Aristotle began his investigations with dialectic while still attending Plato's academy where he studied from 367 BCE through 347. Later he wrote Topics to serve as a handbook for dialectic argumentation. Aristotle used many forms of formal logic, and even calculus to further his points. Although this might not originally be considered dialectic, he claimed that it was stating that his logic developed as a result of reflecting on Plato's method of division. According to Aristotle, there were numerous benefits to the use of dialectic including: the intellectual training, its use for discussions with others based on their own premises, and for examining unprovable principles in science.

Stoics and Medievals

* The Stoic's definition of dialectic was "formal logic". The term "dialectic" was used because the philosopher of the time period were interested in Zeno's Paradoxes and related reasoning.

* They believed that the dialectic process happened in two different ways: meanings and words (things said and expressions used).

* Throughout the Middle Ages the term "dialectic" continued to mean "logic", but a variety of other meanings surfaced as scholars studied Aristotle and Plato.

Kant (1724-1804)

Two major principles were developed by Kant. The first stated that all dialectic used by the ancients was the logic of illusion. Kant felt that he used the term when referring to the critique of dialectical illusion. The second principle he coined was Transcendental dialectic and he used this to expose the illusion of transcendental judgments. The latter could also read as: judgments that claim to pass beyond the limits of experience. Kant felt that there could be no proven principles where there is no human experience involved.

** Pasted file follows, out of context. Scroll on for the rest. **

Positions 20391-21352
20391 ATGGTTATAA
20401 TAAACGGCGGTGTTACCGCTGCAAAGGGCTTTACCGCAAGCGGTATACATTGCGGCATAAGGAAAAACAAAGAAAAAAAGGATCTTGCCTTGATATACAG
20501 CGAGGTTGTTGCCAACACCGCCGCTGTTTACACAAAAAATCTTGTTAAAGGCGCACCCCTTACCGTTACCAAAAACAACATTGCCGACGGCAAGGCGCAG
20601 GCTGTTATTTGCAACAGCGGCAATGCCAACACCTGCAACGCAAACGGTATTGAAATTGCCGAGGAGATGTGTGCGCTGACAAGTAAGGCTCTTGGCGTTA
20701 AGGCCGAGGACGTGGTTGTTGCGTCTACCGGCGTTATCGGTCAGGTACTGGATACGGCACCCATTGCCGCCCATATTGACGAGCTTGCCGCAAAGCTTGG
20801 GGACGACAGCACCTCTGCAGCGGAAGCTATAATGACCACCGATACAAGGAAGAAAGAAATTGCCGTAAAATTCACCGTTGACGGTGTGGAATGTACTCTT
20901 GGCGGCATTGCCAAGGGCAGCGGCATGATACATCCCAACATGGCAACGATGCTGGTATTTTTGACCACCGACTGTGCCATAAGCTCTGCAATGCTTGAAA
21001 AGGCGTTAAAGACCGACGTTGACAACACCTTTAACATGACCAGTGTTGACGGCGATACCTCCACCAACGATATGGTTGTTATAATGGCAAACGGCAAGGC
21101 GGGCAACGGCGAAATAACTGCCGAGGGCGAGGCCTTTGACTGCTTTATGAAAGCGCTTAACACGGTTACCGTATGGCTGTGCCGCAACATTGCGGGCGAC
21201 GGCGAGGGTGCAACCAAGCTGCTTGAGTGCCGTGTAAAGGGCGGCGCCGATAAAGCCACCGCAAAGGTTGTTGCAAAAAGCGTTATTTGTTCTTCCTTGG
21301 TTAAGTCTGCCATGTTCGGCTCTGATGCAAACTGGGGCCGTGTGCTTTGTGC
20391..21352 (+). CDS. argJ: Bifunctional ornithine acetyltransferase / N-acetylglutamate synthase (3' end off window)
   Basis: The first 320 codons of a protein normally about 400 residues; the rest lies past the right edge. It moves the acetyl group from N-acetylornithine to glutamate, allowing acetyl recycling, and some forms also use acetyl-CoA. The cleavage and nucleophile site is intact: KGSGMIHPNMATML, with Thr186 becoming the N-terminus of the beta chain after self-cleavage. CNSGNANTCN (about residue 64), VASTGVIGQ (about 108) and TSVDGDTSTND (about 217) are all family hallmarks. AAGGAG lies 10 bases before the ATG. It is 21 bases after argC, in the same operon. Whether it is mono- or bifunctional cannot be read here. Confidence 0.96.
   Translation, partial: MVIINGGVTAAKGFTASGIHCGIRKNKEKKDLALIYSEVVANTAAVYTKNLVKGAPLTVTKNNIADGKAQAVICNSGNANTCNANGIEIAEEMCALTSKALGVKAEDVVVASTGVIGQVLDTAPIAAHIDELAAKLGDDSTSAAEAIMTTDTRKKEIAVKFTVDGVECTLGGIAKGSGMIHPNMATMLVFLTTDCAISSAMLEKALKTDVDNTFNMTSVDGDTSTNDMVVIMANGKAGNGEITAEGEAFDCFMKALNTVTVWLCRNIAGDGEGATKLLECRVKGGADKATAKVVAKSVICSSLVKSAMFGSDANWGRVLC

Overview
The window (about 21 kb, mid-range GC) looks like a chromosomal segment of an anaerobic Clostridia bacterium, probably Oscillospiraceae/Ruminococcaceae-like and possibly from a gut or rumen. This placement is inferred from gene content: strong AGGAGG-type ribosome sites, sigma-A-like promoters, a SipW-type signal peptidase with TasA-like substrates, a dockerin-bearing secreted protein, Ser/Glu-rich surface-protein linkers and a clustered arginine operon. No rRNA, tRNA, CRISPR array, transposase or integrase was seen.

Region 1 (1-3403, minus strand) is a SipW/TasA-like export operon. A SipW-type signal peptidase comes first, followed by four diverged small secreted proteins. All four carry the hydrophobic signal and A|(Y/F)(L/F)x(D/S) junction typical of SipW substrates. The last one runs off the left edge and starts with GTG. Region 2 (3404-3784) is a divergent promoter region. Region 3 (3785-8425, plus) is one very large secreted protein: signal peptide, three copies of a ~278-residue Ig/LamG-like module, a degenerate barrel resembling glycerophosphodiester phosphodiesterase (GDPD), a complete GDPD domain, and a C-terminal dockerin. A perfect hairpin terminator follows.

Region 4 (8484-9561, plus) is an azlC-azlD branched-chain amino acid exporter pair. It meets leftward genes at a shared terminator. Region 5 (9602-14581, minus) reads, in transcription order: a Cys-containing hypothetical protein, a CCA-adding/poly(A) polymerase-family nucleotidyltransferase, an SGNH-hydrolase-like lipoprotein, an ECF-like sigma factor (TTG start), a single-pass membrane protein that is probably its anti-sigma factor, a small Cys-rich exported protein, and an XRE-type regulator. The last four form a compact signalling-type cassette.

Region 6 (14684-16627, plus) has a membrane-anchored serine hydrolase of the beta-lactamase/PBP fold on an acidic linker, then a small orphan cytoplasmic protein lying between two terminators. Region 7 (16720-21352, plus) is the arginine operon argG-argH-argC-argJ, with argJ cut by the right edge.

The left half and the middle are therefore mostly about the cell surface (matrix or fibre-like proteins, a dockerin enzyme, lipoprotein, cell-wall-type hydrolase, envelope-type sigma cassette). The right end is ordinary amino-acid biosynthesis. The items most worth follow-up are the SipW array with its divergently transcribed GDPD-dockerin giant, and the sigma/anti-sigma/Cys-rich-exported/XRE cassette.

Hegel (1770 - 1831)

* Hegel was a German philosopher who was known for his belief that to understand human culture one must first understand their history.

* The form of dialectic that Hegel used and adapted was similar to the form used in Ancient Greece. He believed that there must be contradictions (examination of the opposites) in order to reach a higher degree of truth.

* His form of dialectic has three characteristics that were later defined as thesis, antithesis and synthesis